Chew On This

Weigl: A friend in the kitchen with Laurie Colwin

May 29, 2012 

  • 14 summer reads for food lovers The James Beard Foundation’s book awards committee compiled a list of food books for the 14 weeks between Memorial Day and Labor Day. Enjoy! • “The Art of Eating” by M.F.K. Fisher • “Between Meals: An Appetite for Paris” by A.J. Liebling • “Blood, Bones & Butter” by Gabrielle Hamilton • “Day of Honey: A Memoir of Food, Love, and War” by Annia Ciezadlo • “The Debt to Pleasure” by John Lanchester • “An Everlasting Meal: Cooking with Economy and Grace” by Tamar Adler • “The Fortune Cookie Chronicles: Adventures in the World of Chinese Food” by Jennifer 8 Lee • “Heat: An Amateur’s Adventures as Kitchen Slave, Line Cook, Pasta-Maker, and Apprentice to a Dante-Quoting Butcher in Tuscany” by Bill Buford • “Home Cooking: A Writer in the Kitchen” by Laurie Colwin • “The Man Who Ate Everything” by Jeffrey Steingarten • “Oranges” by John McPhee • “The Oysters of Locmariaquer” by Eleanor Clark • “Simple Cooking” by John Thorne • “The Tummy Trilogy” by Calvin Trillin

Many years ago, I tried to read Laurie Colwin, the late novelist who used to write a monthly column for Gourmet magazine.

I was turned off by her professed love of boiled beef. I couldn’t imagine anything appetizing about such a dish or feel a bond with a writer who pined for such sustenance.

Now I adore Laurie Colwin’s food writing. Sometimes we have to grow into being able to enjoy a writer’s work.

Earlier this month, Colwin was inducted into the James Beard Foundation’s Cookbook Hall of Fame for two collections of her Gourmet essays: “Home Cooking: A Writer in the Kitchen” and “More Home Cooking.”

The former collection is included in a list of 14 Reads for Food Lovers, released last week by the foundation’s book awards committee. I sit on the committee and helped create the summer reading list, which offers a book for each week between Memorial Day and Labor Day. The full list appears on page 4D.

In preparation for the committee’s discussion about whether to induct Colwin into the Hall of Fame, I picked up her books again. Now that I write a regular food column, I can better appreciate Colwin’s skill. I love her conspiratorial friend-in-the-kitchen tone.

My fellow committee member, Martha Holmberg, a cookbook author and former food editor at The Oregonian in Portland, described Colwin as “the proto-blogger, the inadvertent pioneer of the genre that is so prevalent in food writing today.” Holmberg points out, and I agree, few do it as well as Colwin did.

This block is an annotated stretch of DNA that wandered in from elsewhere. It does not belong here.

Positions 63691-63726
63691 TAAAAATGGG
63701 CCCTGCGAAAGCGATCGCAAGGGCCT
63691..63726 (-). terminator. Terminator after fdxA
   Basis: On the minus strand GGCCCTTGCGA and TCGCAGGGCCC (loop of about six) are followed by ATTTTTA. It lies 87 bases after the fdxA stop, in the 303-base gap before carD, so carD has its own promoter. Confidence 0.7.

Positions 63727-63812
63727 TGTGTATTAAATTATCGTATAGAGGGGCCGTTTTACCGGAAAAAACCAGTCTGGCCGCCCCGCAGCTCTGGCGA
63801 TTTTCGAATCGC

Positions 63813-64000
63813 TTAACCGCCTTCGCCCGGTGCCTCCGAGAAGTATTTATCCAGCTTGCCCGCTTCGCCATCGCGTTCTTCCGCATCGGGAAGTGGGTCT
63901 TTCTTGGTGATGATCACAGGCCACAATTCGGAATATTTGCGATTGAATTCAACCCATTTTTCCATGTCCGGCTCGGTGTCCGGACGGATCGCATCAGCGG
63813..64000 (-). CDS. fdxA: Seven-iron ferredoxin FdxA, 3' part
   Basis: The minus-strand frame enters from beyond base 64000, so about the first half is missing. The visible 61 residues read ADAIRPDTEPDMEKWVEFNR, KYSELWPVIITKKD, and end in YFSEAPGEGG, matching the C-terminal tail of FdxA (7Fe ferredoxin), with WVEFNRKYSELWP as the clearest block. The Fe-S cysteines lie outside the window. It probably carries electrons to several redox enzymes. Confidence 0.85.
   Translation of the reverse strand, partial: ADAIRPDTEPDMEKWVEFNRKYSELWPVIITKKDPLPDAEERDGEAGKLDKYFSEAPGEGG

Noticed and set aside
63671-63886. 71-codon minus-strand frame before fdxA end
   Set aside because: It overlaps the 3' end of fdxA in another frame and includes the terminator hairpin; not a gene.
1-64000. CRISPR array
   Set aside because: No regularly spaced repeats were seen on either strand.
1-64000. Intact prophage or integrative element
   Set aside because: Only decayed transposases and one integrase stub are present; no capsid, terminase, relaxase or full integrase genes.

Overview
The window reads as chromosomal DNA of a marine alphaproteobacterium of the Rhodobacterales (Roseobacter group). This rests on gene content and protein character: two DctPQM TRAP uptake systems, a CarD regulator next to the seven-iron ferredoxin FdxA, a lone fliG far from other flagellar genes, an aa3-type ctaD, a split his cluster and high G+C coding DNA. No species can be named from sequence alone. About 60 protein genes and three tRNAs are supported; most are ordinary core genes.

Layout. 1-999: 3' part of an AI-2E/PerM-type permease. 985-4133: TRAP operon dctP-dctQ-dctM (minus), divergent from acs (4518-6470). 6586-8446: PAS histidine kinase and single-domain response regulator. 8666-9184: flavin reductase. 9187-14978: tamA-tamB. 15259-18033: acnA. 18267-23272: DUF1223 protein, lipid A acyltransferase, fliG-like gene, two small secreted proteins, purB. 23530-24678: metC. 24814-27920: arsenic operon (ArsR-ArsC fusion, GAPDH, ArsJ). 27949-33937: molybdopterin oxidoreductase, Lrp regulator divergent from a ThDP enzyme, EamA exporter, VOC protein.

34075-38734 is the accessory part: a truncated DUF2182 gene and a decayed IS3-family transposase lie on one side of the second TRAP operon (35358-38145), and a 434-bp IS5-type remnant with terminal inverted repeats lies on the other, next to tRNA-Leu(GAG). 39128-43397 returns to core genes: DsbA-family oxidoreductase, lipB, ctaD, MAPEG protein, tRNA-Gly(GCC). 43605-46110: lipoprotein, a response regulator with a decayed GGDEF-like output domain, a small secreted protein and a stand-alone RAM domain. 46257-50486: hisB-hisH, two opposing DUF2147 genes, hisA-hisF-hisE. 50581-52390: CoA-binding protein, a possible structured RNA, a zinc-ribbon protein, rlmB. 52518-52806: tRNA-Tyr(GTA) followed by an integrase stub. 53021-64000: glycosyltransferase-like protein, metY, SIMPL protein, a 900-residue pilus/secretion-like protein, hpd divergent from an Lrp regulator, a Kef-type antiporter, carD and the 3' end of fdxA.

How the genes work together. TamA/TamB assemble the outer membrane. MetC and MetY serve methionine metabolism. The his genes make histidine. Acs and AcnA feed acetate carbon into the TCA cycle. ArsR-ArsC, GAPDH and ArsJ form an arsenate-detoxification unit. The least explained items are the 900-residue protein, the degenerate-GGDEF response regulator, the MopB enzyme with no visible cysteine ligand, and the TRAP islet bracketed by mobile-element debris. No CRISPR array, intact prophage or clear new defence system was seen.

I also connect with Colwin’s writing more now that I’m a mother. Colwin died suddenly at the age of 48 after a heart attack, leaving behind a husband and a daughter. Colwin makes many references in her essays to her daughter, Rosa, who graciously accepted the Hall of Fame award in her honor.

As a new parent, I have a different view of Colwin’s essay, “Easy Cooking for Exhausted People,” the same one that turned me off years ago for waxing poetic about boiled beef.

Colwin writes: “I am not a fancy cook or an ambitious cook. I am a plain old cook. A while ago I was a person who liked to have friends over for dinner, and now that I have a child I am someone who is responsible for three meals a day plus snacks. ... Three meals a day seven days a week, even if you love to cook, is enough to get a person down, especially if the person has anything else to do such as pick up a child from school, write a novel, have time for such necessities as shopping, to say nothing of keeping up with friends or an occasional conversation with one’s mate.”

Colwin perfectly describes where I am in my life: overwhelmed by work and motherhood and finally understanding the necessity of 30-minute meals. I feel like I found a friend in the kitchen, although she has yet to sway me about boiled beef.

If you have never read Colwin’s work – either her food essays or novels – I encourage you to pick them up this summer, along with any other books we’ve suggested. Nothing makes a summer day better than a good read.

Weigl: 919-829-4848 or aweigl@newsobserver.com

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